Political leaders have over the years certainly used that to their benefit, haven’t they?
That happened right away in the early history of the Olympic Games. Not in the very beginning, because St. Louis in 1904 was arguably the last Games before national ideology started really being consolidated in the Olympic Games. By the next Games in 1908 we had, for example, the parade of athletes. We had award ceremonies. And by 1912 and leading up to World War I, that horse was out of the gate, and it’s been constant ever since. The Cold War, of course, gave it a new valence.
This Games is one of three in a row in Asia. Is there significance to that? Does it signal anything?
Clearly, it’s important. It’s the first time in Olympic history that we’ve had three consecutive Games outside the conventional western powers. Does it really represent a shift of power away from the west? Is the west in decline and East Asia on the rise? I don’t think the answer to that is quite as clear just because, as I mentioned, to me the bigger thing that’s going on is at a global or transnational level.
With the cost of hosting the Games getting as high as it has in recent years, is that a problem?
It appears to be because of the issue with fewer cities bidding to host Games and, perhaps even worse, a lot of cities trying to mount bids that then got scuttled by public opinion. So it is something that the International Olympic Committee is going to have to work out over the coming years. There’s just this conflict of interest built in because of the way the Games are currently financially structured. On the one hand, you’ve got this transnational world that needs the Games. But all that money up there with the CEOs of multinational corporations is not directed into the building of the infrastructure of the Games. It does go into television rights, broadcasting fees and sponsorships and also on-the-ground entertaining that they do, and that’s an influx of revenue into the local economy. But the building of the infrastructure tends to be borne by the taxpayers. That’s the problem.
You’ve got these international sport federations that want bigger and bigger venues so they can sell more and more tickets. But the bigger the venues, the more expensive they are to build and the less useful they are to the local people afterward. So just dealing with this tension is something they have to think through.
Is that really something that poses a long-term threat if it’s not dealt with?
I guess my bigger perspective is these are powerful people that need and want the Games. They’ll work it out, and they’ll make it happen. But in the short run, it is perceived as a threat to the Games, and I think the International Olympic Committee definitely considers it a threat to the Games, and they feel like they need to work this out.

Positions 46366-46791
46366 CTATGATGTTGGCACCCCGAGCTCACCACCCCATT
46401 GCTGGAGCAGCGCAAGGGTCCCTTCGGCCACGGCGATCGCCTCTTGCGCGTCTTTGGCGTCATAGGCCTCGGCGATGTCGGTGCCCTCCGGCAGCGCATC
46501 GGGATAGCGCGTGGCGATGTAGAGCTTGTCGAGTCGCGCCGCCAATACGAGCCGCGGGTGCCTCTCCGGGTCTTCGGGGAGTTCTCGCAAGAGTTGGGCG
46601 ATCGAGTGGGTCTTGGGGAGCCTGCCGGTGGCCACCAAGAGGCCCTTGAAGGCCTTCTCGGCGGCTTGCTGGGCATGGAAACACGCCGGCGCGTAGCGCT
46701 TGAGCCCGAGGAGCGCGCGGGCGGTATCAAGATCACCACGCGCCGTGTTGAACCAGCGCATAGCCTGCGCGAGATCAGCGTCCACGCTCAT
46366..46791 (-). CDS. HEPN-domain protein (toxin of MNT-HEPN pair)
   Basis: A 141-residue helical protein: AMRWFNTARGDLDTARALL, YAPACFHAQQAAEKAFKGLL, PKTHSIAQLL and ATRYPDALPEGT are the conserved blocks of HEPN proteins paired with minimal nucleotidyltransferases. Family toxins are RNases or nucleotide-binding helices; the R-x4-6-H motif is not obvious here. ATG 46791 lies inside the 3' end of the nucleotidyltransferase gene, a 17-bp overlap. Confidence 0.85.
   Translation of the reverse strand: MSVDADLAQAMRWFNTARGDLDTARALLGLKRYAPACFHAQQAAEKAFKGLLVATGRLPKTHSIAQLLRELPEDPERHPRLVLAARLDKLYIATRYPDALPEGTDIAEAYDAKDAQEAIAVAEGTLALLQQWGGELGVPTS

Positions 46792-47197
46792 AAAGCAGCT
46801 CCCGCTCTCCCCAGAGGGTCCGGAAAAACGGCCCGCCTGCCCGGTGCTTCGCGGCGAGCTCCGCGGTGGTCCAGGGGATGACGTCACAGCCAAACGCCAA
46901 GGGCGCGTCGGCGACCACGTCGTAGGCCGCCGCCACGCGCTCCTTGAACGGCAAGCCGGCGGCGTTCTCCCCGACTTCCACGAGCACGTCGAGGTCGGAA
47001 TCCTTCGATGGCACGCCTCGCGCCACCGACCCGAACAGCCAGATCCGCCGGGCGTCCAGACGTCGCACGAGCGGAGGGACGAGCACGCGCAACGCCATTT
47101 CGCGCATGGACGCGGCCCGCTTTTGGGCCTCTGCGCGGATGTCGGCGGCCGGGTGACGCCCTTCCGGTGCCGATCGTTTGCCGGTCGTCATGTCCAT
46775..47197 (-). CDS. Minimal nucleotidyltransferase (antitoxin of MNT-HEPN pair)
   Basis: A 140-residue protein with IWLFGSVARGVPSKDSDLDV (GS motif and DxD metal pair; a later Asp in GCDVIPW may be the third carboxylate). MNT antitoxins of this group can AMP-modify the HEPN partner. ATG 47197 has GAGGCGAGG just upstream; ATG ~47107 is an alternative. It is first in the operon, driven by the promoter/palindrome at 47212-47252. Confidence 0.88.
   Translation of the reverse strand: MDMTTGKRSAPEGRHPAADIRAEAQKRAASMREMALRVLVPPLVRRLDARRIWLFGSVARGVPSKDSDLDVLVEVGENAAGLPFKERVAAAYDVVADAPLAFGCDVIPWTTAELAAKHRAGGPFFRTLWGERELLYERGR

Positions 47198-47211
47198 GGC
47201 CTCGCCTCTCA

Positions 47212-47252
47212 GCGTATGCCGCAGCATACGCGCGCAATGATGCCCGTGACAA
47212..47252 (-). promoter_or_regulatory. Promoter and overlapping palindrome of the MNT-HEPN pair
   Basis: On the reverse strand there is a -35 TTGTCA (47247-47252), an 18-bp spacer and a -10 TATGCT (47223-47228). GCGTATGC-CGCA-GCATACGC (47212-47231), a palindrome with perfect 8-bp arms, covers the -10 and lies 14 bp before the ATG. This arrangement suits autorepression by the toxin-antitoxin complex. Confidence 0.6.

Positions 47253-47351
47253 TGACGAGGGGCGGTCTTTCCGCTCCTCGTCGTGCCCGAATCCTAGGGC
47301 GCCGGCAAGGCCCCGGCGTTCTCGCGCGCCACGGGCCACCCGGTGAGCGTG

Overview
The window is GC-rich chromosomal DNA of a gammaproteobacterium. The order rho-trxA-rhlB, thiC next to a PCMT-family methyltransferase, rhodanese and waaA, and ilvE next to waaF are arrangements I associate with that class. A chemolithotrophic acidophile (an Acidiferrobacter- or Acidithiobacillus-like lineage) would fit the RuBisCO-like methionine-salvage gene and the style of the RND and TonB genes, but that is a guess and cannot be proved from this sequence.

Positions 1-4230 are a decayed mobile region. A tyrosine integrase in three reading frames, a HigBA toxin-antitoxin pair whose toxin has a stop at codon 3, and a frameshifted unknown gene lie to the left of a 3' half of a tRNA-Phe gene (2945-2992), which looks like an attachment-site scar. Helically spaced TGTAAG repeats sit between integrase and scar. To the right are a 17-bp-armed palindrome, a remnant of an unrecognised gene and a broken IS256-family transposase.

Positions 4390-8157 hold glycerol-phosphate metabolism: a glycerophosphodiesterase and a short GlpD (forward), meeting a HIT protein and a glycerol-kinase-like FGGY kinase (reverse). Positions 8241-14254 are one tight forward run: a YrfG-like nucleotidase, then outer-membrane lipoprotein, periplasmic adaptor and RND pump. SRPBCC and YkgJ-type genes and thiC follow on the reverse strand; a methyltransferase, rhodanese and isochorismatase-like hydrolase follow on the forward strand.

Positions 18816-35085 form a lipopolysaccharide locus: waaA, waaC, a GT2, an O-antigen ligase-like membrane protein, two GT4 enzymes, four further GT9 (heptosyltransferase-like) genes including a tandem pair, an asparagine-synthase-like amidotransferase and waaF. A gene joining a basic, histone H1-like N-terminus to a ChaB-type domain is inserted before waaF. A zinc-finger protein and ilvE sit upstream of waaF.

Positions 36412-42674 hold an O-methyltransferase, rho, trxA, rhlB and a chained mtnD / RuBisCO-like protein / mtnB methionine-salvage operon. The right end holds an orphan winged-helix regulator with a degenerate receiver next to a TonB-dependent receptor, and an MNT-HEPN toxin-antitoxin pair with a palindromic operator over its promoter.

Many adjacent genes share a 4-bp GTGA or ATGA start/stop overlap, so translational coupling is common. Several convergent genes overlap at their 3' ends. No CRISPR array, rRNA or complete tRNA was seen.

You started out talking about how your interest in the Olympics is related to your interest in studying festival and ritual. Describe the festival aspect of the Games. What’s it like outside of the competitions that we see televised?
The biggest festival is really the torch relay, which never really gets much television coverage in the U.S. In other countries, they’re a bit more excited about it, but for whatever reason, U.S. TV doesn’t give it much coverage. It’s been going around the country every day, and it’ll be winding its way toward Pyeongchang, toward the Olympic stadium, for the day of the Opening Ceremonies. That’s just a party.
When you’re at an Olympics, what sorts of things are there for people to do beyond the competitions?
Most people actually are not doing tourism. Local tourism industries are always hoping people will come and see their sites. But, no, they’re there for the sports. I think people are mostly going from one event to the next, and they’re maybe hanging out in restaurants and bars in the meantime.
But the phenomenon I’m going to be researching in Pyeongchang that I also researched in Rio is a relatively new phenomenon that’s been increasing rapidly. It’s called hospitality houses. National Olympic committees and corporate sponsors and even, increasingly, different kinds of organizations will rent a space near the Olympic sites, and they’ll use it to entertain. Some of them are open to the public, some aren’t. They provide meeting spaces for largely corporate types. Hanging out in the national houses or the other hospitality houses – it’s proven to be quite popular with the populace as well because many of them are free or at least much cheaper than the sports events. Some people really get into the displays of national culture that are going on there.
It is really funny because it’s quite similar to World’s Fairs. At World’s Fairs, nations erect pavilions, and they display what they want to promote about their national image and also products and technology. That’s proven actually to be quite popular in Olympic cities at the same time that the World’s Fair has been in decline.
There’s a history of Olympic Games as geopolitical events. Having a Games on the Korean peninsula amid the current flare up in tensions sort of fits in that tradition, doesn’t it?
The convergence between the Trump-Kim Jung Un war of words and the Olympic Games is kind of interesting. I guess we’ll figure out whether the negotiations between North and South Korea – successful negotiations to bring them together and mount some joint teams – whether that is anything other than superficial symbolism. It is an encouraging development. They had actually mounted many combined teams in the past. They often marched together into the Opening Ceremonies together. But I think it was 2008 when that fell apart and didn’t happen. So it’s kind of interesting that they’ve managed to resurrect it. I think it had been defunct until now.